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Naturally occurring yeasts offer pathogenic protection for fruits.

Some naturally occurring yeasts may be useful for protecting stone fruits against pathogens that attack after the fruit is harvested. USDA-ARS scientists examined the microflora on the surface of plums to find potential biocontrol agents against brown rot.

Fruit surfaces are naturally colonized by a variety of microbes, including bacteria and yeast. Some of those native microorganisms have a beneficial effect on reducing fruit decay after harvest. Agency researchers have determined that the surfaces on plums are able to harbor several species of yeast that have potential for use as biological controls against the brown rot disease found on stone fruits.

Brown rot is caused by the fungus Monilinia fructicola. Worldwide, brown rot is the most important disease risk for stone fruits in warm, humid climates. It is the primary disease for which fungicides are applied to the fruit. The brown rot fungi cause a soft decay of fruits. A lot of information exists about the benefits of natural fruit microflora on grapes and apples. But for plums, the extent of the natural flora's potential for biological control of fruit decay remains largely unknown.

In a previous effort, the ARS scientists developed a bacterium normally found on apples into a commercial biological control product that can be used in place of fungicides to control pome fruit diseases. The product is also allowed in organic marketing.

Recently, the research team identified yeasts that naturally colonized plums from the early stages of their development until harvest. The scientists explored the potential of these yeasts for controlling postharvest brown rot, the most destructive disease of stone fruits.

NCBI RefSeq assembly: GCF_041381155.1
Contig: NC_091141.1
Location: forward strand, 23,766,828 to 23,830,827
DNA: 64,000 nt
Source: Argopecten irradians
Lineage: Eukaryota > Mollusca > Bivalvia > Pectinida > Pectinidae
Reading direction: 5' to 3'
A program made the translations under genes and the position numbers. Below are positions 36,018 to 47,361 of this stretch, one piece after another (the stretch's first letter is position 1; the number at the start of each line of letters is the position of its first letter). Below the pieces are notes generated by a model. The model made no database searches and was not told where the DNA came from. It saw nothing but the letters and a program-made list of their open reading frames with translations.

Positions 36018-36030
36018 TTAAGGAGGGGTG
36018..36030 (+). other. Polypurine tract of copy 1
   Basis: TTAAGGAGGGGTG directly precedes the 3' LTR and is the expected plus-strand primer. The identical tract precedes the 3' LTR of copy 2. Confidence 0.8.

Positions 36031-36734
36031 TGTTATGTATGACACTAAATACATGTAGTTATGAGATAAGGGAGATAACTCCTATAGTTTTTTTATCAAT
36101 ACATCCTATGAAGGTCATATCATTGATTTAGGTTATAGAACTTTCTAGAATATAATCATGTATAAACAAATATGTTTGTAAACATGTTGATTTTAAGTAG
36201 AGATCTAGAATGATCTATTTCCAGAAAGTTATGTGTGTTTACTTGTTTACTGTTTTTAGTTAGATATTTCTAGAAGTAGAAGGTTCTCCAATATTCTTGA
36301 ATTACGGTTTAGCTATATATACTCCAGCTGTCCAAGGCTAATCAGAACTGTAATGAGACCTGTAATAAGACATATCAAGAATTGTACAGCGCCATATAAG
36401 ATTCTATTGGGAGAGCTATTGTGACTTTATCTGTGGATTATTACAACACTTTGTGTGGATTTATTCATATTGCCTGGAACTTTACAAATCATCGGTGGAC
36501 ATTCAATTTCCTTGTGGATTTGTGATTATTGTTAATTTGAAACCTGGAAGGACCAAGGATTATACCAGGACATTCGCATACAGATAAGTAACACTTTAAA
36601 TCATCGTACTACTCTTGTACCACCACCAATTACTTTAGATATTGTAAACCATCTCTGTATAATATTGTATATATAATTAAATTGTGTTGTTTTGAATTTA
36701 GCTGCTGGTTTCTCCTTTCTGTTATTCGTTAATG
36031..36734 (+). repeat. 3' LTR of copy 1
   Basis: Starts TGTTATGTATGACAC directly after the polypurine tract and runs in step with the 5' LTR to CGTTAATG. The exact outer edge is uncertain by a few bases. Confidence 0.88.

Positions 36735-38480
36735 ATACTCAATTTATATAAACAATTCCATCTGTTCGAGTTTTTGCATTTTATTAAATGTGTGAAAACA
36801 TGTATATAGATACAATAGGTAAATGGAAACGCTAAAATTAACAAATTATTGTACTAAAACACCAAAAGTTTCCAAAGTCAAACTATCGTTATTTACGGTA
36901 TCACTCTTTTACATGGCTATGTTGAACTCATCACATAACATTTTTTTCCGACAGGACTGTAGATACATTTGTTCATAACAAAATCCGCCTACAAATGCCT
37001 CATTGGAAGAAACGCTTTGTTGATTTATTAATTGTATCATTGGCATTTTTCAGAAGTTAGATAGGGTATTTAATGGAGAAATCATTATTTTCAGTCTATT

Through multiple screenings, the scientists found yeasts with a range of biocontrol activities against M. fructicola, including several isolates that provided complete control on plums from decay caused by this fungus.

Two of the best control candidate species were Aureobasidium pullulans and Rhodotorula phylloplana. The researchers also have other yeasts and bacteria that were isolated from stone fruits that can provide very good control of postharvest fruit decay. These are available under an ARS Material Transfer Agreement to any party interested in developing them into a commercial product.

Developing these yeasts into commercial products will provide growers with an alternative approach for combating brown rot after harvest, and this alternative should be compatible with requirements for the rapidly growing organic market.

Further information. Wojciech Janisiewicz, USDA-ARS Appalachian Fruit Research Laboratory, 2217 Wiltshire Rd., Kearneysville, WV 25430; phone: 304-725-3451; email:

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Publication:Emerging Food R&D Report
Date:Jul 1, 2015
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